Named a Fall 2020 Best Indie Read by the Globe and Mail
From Eamon McGrath, award-winning musician and author of the widely acclaimed Berlin-Warszawa Express, comes a smart and gritty novel that explores the lives of touring musicians
Here Goes Nothing, Eamon McGrath’s brave second offering and follow-up to 2017’s widely acclaimed Berlin-Warszawa Express, once again explores the world of touring musicians — but this time McGrath expands his scope and perspective from the inner dialogue of a traveling songwriter into the wider range of a multi-member touring band.
Told in two interwoven narratives that blur the lines between past and present, Here Goes Nothing explores the complex relationships that are both created and destroyed by the perpetual-motion engine that is the touring van.
From confessional tales of saving friends and oneself from drowning in polluted lakes in Michigan to legendary liver-wrecking nights of excess and debauchery in Lisbon, McGrath comments on the corrupt and selfish music industry and the toll it takes on musicians as they blindly chase success. Here Goes Nothing is a gutsy story of how life on the road can bring a band together — or tear them wildly apart.
About the author
Seven full-length records, multiple continent-spanning tours, and a critically acclaimed work of fiction lay in the wake of 31-year-old Eamon McGrath, whose fierce attitude and work ethic has led him to develop a career that could rival anyone 20 years his senior. He is based in Toronto, Ontario.
Excerpt: Here Goes Nothing: A Novel (by (author) Eamon McGrath)
We had a superstition at the time that you couldn’t clean the van until the tour was over, so by the time we’d crossed the border westward and slingshotted around the Golden Horseshoe towards home, we were up to our necks in an ocean of garbage. In our minds it was the same as shaving a playoff beard. Stained blankets, liquor bottles, half-eaten bags of potato chips, rotten food, filthy clothes, rumpled sleeping bags, and who knows what else forming a cemented, solidified wall around our bodies in their seats. Whenever we’d pull up to a venue, an avalanche of empty beer cans and two-sixes would come rushing out of the shotgun side door as it opened. Chaos in our wake as always.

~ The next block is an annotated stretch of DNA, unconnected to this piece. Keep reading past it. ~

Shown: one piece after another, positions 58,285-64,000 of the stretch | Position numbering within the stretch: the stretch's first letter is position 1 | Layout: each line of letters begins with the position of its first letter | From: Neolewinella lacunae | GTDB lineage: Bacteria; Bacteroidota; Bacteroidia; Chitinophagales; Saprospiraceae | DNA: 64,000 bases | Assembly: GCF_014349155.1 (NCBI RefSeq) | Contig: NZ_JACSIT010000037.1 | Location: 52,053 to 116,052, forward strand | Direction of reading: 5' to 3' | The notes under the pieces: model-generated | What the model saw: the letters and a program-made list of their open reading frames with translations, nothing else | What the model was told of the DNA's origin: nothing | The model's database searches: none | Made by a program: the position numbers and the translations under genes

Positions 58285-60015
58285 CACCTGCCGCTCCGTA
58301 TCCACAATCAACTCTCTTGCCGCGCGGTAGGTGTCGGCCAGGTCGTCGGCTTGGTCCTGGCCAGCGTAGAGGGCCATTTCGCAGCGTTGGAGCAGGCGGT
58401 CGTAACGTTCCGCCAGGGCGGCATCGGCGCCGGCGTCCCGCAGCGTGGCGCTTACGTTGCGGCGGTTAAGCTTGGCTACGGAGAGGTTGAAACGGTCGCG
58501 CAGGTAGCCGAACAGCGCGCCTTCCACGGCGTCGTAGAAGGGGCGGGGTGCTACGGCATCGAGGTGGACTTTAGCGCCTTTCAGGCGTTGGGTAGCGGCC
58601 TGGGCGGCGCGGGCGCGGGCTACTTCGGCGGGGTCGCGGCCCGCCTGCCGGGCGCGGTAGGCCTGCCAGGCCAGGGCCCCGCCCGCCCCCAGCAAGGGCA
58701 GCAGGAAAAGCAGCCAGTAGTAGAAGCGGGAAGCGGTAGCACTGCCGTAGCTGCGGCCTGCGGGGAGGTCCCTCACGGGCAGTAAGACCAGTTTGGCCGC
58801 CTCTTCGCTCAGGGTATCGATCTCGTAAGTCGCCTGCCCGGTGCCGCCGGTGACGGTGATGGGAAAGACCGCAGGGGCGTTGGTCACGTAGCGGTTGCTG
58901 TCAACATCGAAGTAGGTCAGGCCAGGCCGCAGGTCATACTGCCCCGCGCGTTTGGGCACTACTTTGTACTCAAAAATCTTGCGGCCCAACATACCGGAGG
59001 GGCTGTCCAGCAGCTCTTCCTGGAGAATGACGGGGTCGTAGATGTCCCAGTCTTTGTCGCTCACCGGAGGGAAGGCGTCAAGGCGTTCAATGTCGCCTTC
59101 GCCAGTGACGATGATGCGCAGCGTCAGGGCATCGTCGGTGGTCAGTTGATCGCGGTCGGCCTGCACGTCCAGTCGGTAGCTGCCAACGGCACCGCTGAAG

For this and every cardinal sin we’d commit before, during, or after a show, we’d have that sacred half hour onstage every night to seek forgiveness. Despite the harrowing feeling of guilt deep inside me, for every poor, desperate gas station attendant running horizontal through the rain, I knew that I’d be back in Ottawa, and all those cities that we’d passed through to get there, in no time, with numerous opportunities to be redeemed.
“Eamon McGrath’s life-on-the-road novel, Here Goes Nothing (ECW) describes the euphoria and masochism that fuels the band on tour” — Globe and Mail
“Tales from the tour van are never bad if the band is good. Here Goes Nothing took me on a journey back to being young, and out lost somewhere in the beauty of the gnarl. The road. I needed to read this book much more than I thought. It’s the powerful prose with beer still on its breath that makes it incredibly impactful and real.” — Matt Mays, Juno Award-winning songwriter
“Here Goes Nothing is a dizzying ode to the allure and the disillusionment of life on the road. In his second book, McGrath smashes open a decade’s worth of bottled emotions. The grudges are toxic and the hangovers are abysmal but his vulnerable moments of clarity are worth the endured chaos.” — Leah Fay Goldstein, July Talk
“In his latest novel, Here Goes Nothing, Eamon McGrath is doomed to relive the same scenarios over and over again. It’s much like the movie Groundhog Day, except that in McGrath’s case the musician and author is pulling inspiration from real-life touring adventures.” — Tom Murray, Edmonton Journal